Lack of vegetation on streambanks can lead to erosion. Overgrazed pastures can also contribute excessive amounts of sediment to local waterbodies.   Excess fertilizers and pesticides can poison aquatic animals and lead to destructive algae blooms. Livestock in streams can contaminate waterways with bacteria, making them unsafe for human contact.

  • Keep livestock away from streambanks and provide them a water source away from waterbodies.
  • Store and apply manure away from waterbodies and in accordance with a nutrient management plan.
  • Vegetate riparian areas along waterways.
  • Rotate animal grazing to prevent soil erosion in fields.
  • Apply fertilizers and pesticides according to label instructions to save money and minimize pollution.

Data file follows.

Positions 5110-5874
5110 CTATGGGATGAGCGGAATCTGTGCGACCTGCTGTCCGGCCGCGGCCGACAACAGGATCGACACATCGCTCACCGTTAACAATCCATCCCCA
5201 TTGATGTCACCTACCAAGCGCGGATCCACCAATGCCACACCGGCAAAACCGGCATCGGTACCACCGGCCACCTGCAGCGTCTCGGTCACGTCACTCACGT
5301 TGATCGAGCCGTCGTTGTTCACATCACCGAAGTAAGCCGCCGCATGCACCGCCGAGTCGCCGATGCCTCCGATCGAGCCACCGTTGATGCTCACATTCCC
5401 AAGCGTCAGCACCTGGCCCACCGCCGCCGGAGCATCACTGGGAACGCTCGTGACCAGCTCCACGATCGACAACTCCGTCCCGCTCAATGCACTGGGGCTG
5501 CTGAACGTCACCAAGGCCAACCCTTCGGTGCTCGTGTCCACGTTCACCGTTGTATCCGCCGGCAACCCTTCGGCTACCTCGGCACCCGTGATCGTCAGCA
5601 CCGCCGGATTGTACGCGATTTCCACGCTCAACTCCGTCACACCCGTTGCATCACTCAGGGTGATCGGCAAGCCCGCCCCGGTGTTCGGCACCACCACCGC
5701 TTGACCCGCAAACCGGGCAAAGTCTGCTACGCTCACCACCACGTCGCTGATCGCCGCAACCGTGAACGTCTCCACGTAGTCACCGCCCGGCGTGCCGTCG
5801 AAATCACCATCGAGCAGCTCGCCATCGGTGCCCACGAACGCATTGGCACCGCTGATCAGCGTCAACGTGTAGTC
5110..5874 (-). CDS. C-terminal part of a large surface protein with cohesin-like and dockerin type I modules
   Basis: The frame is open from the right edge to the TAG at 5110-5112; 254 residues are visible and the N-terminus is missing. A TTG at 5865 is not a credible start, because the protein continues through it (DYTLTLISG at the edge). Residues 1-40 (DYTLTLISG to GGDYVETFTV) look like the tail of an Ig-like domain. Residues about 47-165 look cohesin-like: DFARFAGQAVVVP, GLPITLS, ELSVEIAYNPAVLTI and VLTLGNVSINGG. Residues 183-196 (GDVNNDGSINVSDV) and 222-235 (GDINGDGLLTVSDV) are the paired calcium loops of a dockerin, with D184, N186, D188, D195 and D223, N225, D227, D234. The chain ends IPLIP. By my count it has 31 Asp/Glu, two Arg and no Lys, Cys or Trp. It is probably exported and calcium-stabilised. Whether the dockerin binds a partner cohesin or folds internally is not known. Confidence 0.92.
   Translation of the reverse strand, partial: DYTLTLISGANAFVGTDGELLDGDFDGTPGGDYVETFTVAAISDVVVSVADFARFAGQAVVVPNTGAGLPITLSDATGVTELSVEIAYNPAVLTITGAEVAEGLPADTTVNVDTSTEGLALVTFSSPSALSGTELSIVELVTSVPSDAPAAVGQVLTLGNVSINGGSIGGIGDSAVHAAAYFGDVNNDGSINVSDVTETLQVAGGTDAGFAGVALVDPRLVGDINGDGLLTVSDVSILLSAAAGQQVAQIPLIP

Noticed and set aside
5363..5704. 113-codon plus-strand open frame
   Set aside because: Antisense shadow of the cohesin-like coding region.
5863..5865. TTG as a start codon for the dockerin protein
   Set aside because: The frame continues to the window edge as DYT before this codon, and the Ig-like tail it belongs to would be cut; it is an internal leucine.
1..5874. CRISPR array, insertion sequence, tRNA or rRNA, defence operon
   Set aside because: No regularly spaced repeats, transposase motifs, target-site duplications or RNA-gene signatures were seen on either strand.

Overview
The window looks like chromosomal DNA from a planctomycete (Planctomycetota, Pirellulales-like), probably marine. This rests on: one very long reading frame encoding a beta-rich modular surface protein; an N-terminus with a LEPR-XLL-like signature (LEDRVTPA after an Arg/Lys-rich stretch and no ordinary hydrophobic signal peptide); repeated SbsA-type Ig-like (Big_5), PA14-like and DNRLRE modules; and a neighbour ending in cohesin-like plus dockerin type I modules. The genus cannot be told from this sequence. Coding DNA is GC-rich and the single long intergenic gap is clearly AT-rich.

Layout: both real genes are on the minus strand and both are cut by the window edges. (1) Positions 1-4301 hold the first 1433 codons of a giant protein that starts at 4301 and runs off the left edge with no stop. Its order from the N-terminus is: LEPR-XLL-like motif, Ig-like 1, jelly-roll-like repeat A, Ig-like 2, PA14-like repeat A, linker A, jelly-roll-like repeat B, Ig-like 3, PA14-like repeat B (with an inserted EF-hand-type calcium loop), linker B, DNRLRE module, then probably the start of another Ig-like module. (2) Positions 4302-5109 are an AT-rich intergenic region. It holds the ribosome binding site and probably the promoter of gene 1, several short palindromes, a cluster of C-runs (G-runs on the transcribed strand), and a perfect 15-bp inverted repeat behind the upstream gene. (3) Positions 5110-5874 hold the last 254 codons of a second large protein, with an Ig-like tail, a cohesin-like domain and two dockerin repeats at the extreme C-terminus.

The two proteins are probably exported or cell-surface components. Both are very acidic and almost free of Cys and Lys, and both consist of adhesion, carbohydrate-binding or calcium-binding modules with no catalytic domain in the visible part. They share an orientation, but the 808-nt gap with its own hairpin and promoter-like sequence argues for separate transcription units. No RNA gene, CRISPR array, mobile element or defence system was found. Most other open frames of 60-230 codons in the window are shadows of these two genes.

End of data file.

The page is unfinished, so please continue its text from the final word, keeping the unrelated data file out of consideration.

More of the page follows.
Forestry solutions for stormwater pollution
Improperly managed logging operations can result in erosion and sedimentation.

  • Conduct preharvest planning to prevent erosion and lower costs.
  • Use logging methods and equipment that minimize soil disturbance.
  • Plan and design skid trails, yard areas, and truck access roads to minimize stream crossings and avoid disturbing the forest floor.
  • Construct stream crossings so that they minimize erosion and physical changes to streams.
  • Expedite revegetation of cleared areas.

Improperly managed logging operations can result in erosion and sedimentation.     Expedite revegetation of cleared areas. 

Automotive Facilities solutions for stormwater pollution

  • Uncovered fueling stations allow spills to be washed into storm drains. Cars waiting to be repaired can leak fuel, oil, and other harmful fluids that can be picked up by stormwater.